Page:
Putz represented the two sections–the exposition and the recapitulation and development–by the number of measures in each. In the first movement of the *Sonata No. 1 in C Major*, for instance, the exposition and the recapitulation and development consist of 38 and 62 measures, respectively. “This is a perfect division,” Putz writes, “according to the golden section in the following sense: A 100-measure movement could not be divided any closer (in natural numbers) to the golden section than 38 and 62.” An equally good approximation to the golden section exists in the second movement of that sonata. The third movement, however, deviates from the golden section.

A clear answer to Putz’s question required looking at more than one sonata. So Putz examined 29 movements from Mozart’s piano sonatas-the ones that consist of two distinct sections. Then he plotted the number of measures in the development and recapitulation versus the total number of measures in each movement, which is the right side of the golden–section equality as given earlier. The results reveal a stunningly straight line-so straight that its correlation coefficient equals 0.99, or nearly the 1.00 of a perfectly straight line. Moreover, the distribution of the ratios of the number of measures in the development and recapitulation to the total number of measures in each movement lies tightly packed and virtually on top of the golden ratio.

Although those results might seem like solid evidence that Mozart did use the golden ratio when he divided the sections of his piano sonatas, Putz knew that another comparison must be made. If Mozart used the golden section, then the other ratio from the golden–section equality–in this case, the ratio of the number of measures in an exposition to those in the recapitulation and development–should also equal the golden ratio. A plot of those measurements also produces a very straight line, but one with a lower correlation coefficient of 0.938, which Putz interpreted as “somewhat less goodness of fit.” In addition, the distribution of the ratios of the number of measures in the expositions to those in the recapitulation and development peaks near the golden ratio of 0.618, but it also covers a considerable spread, ranging from 0.534 to 0.833.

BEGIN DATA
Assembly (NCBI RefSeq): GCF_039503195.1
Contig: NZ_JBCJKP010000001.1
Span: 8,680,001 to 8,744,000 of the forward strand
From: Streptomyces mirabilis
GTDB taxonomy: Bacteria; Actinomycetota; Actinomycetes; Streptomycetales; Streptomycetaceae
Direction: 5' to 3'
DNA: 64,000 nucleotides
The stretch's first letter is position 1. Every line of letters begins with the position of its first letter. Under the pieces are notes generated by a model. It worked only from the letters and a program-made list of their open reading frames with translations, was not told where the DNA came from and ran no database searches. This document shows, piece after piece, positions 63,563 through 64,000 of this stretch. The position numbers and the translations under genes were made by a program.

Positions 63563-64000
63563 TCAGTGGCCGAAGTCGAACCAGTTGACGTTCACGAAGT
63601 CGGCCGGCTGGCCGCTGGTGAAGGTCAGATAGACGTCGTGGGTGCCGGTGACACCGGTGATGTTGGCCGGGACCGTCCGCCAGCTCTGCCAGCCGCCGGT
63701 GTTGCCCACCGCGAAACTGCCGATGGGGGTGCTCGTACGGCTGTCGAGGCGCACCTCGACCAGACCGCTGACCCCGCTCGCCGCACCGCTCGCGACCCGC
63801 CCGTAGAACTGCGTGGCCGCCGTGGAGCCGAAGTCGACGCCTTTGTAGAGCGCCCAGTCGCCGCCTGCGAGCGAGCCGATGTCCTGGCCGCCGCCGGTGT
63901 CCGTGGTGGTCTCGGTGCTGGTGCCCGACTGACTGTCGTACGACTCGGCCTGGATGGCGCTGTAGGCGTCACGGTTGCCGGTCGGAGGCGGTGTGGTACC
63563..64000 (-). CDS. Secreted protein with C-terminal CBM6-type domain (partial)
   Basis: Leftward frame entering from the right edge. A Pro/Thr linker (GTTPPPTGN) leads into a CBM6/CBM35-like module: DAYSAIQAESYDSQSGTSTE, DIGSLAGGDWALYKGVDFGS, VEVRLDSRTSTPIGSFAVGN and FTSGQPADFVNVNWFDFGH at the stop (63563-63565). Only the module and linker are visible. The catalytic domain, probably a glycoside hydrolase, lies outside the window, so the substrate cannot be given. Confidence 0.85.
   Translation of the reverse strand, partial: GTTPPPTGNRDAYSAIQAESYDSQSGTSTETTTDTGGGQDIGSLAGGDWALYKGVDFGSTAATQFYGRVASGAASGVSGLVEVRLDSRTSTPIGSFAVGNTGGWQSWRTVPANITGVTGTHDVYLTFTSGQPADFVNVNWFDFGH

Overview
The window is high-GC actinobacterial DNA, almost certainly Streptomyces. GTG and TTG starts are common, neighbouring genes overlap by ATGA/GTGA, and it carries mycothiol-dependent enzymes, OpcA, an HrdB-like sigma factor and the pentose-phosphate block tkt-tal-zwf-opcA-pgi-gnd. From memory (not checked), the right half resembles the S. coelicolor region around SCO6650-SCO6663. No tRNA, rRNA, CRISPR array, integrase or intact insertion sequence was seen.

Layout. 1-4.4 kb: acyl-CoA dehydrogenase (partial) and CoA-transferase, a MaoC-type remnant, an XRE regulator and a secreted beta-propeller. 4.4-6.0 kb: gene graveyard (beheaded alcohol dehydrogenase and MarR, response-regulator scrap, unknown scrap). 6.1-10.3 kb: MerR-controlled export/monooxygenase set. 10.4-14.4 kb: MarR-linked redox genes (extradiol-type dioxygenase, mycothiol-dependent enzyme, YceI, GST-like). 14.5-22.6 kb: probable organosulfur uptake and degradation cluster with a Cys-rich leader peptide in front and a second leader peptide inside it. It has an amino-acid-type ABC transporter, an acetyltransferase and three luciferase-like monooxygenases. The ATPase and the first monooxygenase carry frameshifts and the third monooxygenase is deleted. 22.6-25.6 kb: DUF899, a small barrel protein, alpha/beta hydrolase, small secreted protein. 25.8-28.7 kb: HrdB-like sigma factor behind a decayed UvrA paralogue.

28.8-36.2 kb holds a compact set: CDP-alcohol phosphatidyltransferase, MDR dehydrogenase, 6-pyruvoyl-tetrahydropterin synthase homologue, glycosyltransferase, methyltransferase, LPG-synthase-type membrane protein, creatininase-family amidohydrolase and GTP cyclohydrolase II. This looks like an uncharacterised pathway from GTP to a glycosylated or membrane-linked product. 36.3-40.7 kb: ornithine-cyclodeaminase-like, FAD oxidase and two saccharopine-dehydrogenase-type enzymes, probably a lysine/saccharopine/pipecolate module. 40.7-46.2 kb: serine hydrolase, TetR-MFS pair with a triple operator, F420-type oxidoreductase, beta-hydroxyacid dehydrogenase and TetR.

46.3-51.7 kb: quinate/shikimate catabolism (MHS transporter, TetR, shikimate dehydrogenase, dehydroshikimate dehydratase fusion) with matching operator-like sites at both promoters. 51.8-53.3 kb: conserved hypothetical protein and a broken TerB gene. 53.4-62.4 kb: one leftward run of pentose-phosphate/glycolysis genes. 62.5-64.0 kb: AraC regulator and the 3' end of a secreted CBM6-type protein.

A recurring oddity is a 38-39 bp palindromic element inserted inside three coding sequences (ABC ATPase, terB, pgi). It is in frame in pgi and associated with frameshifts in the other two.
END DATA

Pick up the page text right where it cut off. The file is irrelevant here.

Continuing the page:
The results from the two analyses seemingly conflict. The first analysis suggests that Mozart probably did use the golden section, but the variability in the ratios from the second analysis suggests that he did not use the golden section. That disagreement, however, did not surprise Putz, who wrote that the mathematics behind the golden section predict that “what we have observed in these data is true for all data….” That is, the ratio of the longer segment to the overall length is always closer to the golden ratio than is the ratio of the shorter segment to the longer one. As such, Putz concentrated on the distribution of the latter ratio as constrained by sonata form, and the spread in the distribution of ratios from that analysis suggests that Mozart did not apply the golden section to his piano sonatas.

In the end, we may never know if Mozart composed his sonatas, even in part, from equations. “We must remember,” Putz writes, “that these sonatas *are* the work of a genius, and one who loved to play with numbers. Mozart may have known of the golden section and used it.” Nevertheless, Putz thinks that the considerable variation in the data “suggests otherwise.” In any case, Mozart did create divine divisions in his piano sonatas-making the interplay of sections shine like sunlight. Yet he apparently timed those divisions with his mind–not with math, or at least not with the golden section.